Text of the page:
What happened to the promised October snow!
Since my last article we have still not had any significant rainfall (or snow!), just days of mist, and unseasonably warm temperatures.
The temperatures have encouraged rapid blackgrass growth, if the blackgrass has 2 or more leaves I am still encouraging autumn Atlantis use. At the same time we have to be mindful that this product needs to go onto a dry leaf, and dry on. Needless to say the spray window each day is not that long. Atlantis should be applied with a residual partner, my early results with prosulfocarb as a tank mix partner are looking favourable.
All cereals have now had at least one aphicide and where required a trace element application of the appropriate micronutrient. Though not traditionally a large user of phosphites, last years encouraging results on second, or struggling wheats have led me to treat a larger area this autumn.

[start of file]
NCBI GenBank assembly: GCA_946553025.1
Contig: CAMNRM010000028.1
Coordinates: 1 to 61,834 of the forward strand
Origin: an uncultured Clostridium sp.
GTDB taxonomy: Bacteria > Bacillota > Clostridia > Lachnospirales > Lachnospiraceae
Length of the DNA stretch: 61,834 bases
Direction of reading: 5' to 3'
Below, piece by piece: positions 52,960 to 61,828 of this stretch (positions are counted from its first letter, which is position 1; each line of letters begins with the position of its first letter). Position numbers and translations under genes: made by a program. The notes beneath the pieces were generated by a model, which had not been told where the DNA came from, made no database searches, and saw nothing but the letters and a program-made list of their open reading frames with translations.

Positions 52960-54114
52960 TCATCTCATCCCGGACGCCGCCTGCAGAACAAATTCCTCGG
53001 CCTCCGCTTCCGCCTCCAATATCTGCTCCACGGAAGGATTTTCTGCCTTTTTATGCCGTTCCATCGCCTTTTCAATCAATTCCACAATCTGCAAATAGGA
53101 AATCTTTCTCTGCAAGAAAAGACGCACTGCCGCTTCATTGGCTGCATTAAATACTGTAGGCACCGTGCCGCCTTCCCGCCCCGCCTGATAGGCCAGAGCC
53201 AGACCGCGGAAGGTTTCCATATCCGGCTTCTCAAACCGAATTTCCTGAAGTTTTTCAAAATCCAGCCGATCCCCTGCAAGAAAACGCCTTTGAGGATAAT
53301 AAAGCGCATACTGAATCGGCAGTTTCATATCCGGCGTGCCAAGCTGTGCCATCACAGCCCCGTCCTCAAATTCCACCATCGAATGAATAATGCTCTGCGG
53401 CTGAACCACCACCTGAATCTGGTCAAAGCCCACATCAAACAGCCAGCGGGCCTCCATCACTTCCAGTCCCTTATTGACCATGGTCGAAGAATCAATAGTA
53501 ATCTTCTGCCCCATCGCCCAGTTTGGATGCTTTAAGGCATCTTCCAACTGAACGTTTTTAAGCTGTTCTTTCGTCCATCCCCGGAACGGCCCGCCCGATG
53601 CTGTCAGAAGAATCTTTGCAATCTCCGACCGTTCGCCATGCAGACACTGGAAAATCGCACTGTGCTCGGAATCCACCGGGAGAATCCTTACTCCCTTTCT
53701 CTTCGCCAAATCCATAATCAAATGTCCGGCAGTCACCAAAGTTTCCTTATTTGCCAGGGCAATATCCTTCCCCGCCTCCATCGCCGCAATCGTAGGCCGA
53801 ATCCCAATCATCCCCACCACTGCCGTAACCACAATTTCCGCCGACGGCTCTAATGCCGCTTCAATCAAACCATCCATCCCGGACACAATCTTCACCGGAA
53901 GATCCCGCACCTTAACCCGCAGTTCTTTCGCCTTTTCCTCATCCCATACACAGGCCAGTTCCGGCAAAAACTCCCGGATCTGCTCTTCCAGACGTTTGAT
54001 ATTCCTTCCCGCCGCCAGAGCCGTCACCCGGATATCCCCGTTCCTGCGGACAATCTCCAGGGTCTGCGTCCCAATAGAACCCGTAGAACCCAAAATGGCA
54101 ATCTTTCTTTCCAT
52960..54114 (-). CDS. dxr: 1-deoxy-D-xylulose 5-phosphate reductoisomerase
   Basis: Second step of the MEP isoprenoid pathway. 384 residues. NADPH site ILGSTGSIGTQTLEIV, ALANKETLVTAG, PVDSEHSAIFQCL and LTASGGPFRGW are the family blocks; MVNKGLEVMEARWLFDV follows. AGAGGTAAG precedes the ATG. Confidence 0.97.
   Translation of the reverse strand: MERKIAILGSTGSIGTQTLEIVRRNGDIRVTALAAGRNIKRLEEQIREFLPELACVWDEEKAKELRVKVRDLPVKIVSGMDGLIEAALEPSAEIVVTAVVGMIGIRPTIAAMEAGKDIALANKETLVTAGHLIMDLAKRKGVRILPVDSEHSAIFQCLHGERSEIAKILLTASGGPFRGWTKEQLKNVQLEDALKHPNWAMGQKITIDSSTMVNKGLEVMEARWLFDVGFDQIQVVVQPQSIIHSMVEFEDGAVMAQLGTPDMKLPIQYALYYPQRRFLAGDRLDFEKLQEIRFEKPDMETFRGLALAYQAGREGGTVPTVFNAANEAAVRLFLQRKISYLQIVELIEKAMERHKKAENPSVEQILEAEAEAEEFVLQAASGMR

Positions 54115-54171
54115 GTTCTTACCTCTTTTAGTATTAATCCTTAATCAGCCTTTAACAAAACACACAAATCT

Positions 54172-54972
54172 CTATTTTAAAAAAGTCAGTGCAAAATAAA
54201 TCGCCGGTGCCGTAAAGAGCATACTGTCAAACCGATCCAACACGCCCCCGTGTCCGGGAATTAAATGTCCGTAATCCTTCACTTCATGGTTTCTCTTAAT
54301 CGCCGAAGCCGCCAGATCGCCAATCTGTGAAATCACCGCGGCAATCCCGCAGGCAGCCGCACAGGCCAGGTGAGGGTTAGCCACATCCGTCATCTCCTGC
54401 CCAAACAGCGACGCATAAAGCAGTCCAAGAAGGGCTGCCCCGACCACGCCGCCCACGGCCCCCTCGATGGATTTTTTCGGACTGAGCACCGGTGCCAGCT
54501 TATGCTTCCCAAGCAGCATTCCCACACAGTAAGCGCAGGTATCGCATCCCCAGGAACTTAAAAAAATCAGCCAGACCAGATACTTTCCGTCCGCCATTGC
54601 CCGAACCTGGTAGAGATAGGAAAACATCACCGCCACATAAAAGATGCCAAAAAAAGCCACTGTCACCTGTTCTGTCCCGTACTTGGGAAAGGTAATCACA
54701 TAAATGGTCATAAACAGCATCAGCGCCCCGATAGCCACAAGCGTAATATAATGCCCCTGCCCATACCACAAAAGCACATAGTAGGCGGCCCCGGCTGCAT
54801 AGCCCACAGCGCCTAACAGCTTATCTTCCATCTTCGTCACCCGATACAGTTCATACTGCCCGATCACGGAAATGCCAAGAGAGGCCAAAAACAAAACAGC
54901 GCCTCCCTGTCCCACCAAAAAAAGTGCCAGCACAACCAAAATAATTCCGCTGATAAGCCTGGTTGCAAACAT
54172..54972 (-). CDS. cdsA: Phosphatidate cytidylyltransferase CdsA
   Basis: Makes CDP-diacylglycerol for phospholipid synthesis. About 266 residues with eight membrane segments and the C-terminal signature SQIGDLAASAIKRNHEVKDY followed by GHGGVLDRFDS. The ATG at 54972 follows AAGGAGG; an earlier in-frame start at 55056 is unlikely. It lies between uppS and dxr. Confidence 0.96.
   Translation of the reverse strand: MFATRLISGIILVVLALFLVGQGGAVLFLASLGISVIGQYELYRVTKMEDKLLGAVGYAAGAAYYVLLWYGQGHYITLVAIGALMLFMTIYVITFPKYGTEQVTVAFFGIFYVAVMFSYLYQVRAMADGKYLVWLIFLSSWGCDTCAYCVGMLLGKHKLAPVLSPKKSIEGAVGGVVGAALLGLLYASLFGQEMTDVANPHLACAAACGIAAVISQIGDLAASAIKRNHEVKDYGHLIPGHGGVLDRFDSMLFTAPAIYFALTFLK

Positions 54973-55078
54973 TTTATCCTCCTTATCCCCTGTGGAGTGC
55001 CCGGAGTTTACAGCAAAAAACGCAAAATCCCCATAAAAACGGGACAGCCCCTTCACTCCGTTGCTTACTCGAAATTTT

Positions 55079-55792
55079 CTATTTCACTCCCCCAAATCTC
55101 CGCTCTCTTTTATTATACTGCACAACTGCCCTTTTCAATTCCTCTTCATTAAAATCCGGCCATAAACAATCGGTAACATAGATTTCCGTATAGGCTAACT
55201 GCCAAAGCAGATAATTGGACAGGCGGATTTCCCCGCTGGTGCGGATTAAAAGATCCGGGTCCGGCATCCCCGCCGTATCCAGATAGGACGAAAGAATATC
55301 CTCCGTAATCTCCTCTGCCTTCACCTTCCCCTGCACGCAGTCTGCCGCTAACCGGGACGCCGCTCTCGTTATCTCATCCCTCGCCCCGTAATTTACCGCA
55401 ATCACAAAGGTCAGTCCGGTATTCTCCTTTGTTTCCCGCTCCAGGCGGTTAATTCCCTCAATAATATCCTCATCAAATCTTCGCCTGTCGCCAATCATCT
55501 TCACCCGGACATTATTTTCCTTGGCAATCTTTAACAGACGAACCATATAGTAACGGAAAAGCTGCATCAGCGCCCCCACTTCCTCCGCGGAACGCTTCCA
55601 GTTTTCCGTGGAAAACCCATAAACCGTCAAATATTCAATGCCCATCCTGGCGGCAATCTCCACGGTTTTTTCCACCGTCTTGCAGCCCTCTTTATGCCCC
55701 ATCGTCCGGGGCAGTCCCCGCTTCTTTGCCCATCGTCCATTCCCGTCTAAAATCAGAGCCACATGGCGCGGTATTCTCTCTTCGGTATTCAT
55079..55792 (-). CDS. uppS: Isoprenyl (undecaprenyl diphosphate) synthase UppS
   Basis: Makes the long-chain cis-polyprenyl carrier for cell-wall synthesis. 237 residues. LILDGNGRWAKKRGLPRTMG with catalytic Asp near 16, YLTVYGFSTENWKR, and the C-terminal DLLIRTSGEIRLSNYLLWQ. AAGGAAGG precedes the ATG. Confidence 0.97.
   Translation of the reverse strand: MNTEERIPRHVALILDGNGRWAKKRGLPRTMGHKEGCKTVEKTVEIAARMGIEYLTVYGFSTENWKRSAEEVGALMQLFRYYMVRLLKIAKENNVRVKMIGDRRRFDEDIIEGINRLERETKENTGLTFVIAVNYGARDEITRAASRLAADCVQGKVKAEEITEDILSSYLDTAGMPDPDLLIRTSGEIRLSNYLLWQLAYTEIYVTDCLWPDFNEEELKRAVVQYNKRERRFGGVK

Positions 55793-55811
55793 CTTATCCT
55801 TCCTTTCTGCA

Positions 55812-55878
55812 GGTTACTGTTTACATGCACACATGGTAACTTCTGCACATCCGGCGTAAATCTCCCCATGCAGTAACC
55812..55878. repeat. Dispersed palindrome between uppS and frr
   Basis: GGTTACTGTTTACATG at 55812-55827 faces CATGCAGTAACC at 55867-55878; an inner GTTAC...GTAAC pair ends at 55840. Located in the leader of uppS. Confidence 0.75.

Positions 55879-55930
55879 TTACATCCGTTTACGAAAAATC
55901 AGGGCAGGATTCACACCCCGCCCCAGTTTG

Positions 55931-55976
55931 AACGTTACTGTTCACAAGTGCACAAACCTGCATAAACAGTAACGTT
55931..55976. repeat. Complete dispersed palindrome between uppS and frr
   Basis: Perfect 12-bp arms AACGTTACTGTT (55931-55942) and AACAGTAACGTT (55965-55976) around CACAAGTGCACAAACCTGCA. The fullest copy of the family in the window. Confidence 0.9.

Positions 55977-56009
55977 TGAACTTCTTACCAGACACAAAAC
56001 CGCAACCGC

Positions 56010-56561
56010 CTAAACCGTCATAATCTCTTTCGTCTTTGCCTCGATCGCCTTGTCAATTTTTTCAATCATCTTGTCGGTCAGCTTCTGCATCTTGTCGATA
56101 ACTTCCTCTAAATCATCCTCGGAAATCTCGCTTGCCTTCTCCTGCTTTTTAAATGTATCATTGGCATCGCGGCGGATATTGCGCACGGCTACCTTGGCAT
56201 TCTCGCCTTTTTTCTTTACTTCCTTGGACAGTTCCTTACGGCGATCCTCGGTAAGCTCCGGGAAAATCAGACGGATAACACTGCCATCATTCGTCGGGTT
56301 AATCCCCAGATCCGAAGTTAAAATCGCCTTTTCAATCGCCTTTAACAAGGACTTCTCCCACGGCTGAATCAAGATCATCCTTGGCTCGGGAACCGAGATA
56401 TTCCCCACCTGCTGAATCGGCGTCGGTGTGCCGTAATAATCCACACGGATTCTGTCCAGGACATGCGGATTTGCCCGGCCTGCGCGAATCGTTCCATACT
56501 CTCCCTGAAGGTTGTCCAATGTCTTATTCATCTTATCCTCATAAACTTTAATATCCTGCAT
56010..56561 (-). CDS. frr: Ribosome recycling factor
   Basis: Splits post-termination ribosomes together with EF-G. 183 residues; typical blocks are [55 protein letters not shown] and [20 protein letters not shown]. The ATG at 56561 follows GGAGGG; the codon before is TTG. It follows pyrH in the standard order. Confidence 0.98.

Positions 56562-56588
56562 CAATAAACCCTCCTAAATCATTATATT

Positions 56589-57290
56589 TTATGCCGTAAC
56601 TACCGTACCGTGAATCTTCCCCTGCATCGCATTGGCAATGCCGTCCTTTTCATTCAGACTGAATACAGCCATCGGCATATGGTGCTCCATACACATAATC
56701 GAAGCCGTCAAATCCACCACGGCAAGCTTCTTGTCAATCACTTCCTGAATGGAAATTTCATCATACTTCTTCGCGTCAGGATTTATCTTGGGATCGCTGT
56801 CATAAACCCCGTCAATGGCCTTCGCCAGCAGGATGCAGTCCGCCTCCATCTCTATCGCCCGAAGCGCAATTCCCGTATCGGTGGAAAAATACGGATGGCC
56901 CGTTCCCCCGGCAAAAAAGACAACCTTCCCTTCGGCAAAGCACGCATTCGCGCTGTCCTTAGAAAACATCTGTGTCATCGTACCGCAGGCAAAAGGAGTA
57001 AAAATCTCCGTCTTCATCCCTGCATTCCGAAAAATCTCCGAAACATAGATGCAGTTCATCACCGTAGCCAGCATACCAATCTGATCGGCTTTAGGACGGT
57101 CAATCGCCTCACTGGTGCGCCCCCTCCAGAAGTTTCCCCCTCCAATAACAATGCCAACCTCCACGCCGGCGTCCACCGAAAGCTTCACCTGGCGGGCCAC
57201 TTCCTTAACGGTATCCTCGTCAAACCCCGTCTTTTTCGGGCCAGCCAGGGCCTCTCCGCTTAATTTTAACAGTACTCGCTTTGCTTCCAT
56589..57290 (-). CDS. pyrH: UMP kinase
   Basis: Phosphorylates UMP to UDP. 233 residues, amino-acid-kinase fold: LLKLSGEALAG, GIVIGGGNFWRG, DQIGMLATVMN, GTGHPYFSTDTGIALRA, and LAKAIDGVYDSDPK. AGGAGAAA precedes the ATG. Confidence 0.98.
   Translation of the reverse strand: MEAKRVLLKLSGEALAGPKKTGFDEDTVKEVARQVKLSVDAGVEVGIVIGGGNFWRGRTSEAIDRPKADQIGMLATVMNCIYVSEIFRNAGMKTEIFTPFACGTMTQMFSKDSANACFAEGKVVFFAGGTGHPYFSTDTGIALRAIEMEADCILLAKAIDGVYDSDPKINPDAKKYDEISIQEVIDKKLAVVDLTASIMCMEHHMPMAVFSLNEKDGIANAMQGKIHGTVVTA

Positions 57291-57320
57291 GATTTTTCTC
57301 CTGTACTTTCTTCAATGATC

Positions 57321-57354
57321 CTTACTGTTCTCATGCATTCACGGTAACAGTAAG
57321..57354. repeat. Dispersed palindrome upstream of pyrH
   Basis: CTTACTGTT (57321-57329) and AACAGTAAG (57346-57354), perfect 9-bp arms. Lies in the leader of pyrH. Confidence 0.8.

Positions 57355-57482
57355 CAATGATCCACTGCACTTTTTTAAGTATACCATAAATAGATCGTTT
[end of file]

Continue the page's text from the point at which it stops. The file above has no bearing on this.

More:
Propyzamide and carbetamide applications are well under way, at least the mist and fog has enabled the chemical to roll off the large OSR canopies to make soil contact. Although the soil temperature is above average for the time of year, the grass weeds are still relativity small and there is enough moisture near the soil surface to activate these products. I feel if we delay applications until the soil temperature is ideal, the grass weeds will be too deep rooted to kill, or the land drains will be running, either would cause lack of efficacy or environmental concerns.
As we head towards the office for the winter we must turn our attentions to the necessary administration. The coming weeks will be a good time to check the soil protection review is up to date, the crop protection management plan is up to date, and the nitrogen plan completed.
When it comes to Nitrogen planning the soil N min tests will be invaluable this year. After such a dry season it will be very interesting to see what levels of nitrogen are likely to be available to all crops from the soil. Some OSR rape crops already have a GAI of 3+ so no pre April nitrogen may be appropriate. There may be room for some cost savings, food for thought?